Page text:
Forget about reading from a phone or ‘pad before you go to bed, though. Since the phone emits its own light, it’ll allegedly do a number on your sleep cycles. That’s why your so-called sleep experts advocate shutting off all computers and turning off some lights a couple of hours before you go to bed. Besides, taking the phone to bed is just plain weird.

The older Kindle and Nook e-ink readers were great for that. Just attach that reading lamp to the unit (available as an accessory and well worth it), and you can read until you fall asleep. It’s just like reading a real book.

Whatever you do, though, don’t roll on your e-reader during the night or you’ll crack the screen. I state this with authority.


# # #



Old-style e-ink reader is easier on the eyes, sleep cycles.

Being good/bad in bed is probably not the standard I'd consider for an e-reader, but ...

I’m old-school enough that I’d never thought I could enjoy an e-reader. But what’s this thing about downloading books on my old Palm a decade ago, or reading them on my Android phone now?

Never mind these apparent contradictions. I’m a print guy. Plunk my butt down somewhere with music playing and a stack of offbeat books and I’ll call it vacation. Real books that feel like paper, pages that turn, and sufficient margin space for my annotations.

The electronic versions, well, that’s not the same thing at all. Real books do not have pages that glow. Got it?

But then a friend upgraded e-readers and gave me his old Nook. It is, I believe, a first-generation model. It does not emit light on its own, the pages are straight black and white, and I’m loving it.

I’ve barely made a dent in the memory, but I have a few hundred books downloaded already.

The newer e-readers seem to be getting away from the so-called e-ink technology, and this isn’t such a good thing. Cool graphics or not, reading the newer-model Nooks, Kindles and iPads provide all the sexiness of reading off a computer screen.

Shoot, I spend enough of my life staring at computer screens. Must I spend my relaxation time staring at more of them?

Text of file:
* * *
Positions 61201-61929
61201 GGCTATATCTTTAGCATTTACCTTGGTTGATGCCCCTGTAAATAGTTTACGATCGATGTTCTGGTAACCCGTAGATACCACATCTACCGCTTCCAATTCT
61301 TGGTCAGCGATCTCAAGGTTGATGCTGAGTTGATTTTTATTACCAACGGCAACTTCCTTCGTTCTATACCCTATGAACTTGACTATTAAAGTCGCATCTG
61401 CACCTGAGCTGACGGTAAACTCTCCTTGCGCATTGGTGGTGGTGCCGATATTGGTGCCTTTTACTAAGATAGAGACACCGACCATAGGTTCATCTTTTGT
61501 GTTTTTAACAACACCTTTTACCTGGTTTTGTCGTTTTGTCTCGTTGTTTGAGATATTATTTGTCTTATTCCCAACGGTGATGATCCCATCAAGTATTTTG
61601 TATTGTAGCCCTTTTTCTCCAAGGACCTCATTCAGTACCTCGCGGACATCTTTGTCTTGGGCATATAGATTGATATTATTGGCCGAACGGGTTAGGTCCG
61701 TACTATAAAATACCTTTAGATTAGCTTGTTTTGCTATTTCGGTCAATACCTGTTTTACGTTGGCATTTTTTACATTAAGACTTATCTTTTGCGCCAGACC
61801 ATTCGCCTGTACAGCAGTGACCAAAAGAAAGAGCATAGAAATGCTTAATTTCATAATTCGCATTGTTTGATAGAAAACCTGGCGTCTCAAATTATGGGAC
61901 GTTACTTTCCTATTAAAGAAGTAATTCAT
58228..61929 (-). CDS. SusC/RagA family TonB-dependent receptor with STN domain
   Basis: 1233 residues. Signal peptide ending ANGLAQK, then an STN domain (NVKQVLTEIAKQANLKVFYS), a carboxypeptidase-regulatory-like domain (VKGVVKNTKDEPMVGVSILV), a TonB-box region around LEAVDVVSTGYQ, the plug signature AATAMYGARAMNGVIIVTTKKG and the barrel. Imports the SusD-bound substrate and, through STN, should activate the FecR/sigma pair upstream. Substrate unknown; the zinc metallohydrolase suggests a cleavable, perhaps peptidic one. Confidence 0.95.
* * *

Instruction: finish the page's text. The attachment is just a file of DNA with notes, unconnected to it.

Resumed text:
Reading the first-generation Nook with the light up, just like Wrigley Field. Photo by Eric Pulsifer.

If I need to read at bedside, I have several options: Turn on a light, or read under the covers by flashlight like I did when I was a young’un. But I have these options because I’m a single man, live alone, and maintaining peace in the household is not a priority for me.

But this Nook came with a snap-on cover that includes a small lamp, like what you see on paintings at the museum. It’s powered by a pair of AAA batteries. Theoretically it should illuminate the page while not bothering the significant other, but I never got around to asking the previous owner how effective it is. It just doesn’t seem right to ask.

I bring this up because of a recent advertising pitch for Nook (now in some strange alliance with Microsoft). In this ad Nook announces its own soft-glowing Simple Touch, which is illuminated by a string of LED’s along the top edge. In the ad Nook calls out Kindle, saying the competitor is “not that good in bed.”

E-readers are a lot of things. But even my own brain, which takes some bizarre angles on a lot of things, still has trouble grasping the good/bad in bed concept.

I do know that reading from an e-ink reader as you go to bed is a whole lot better for you than reading something that lights up. In its most natural state, the human body regulates one’s sleep time by the presence or absence of light. Having a house fully lit up at night does tend to screw these cycles up, and that’s probably why it’s best to pull yourself away from the computer at least a couple hours before the Sandman starts pounding on your door.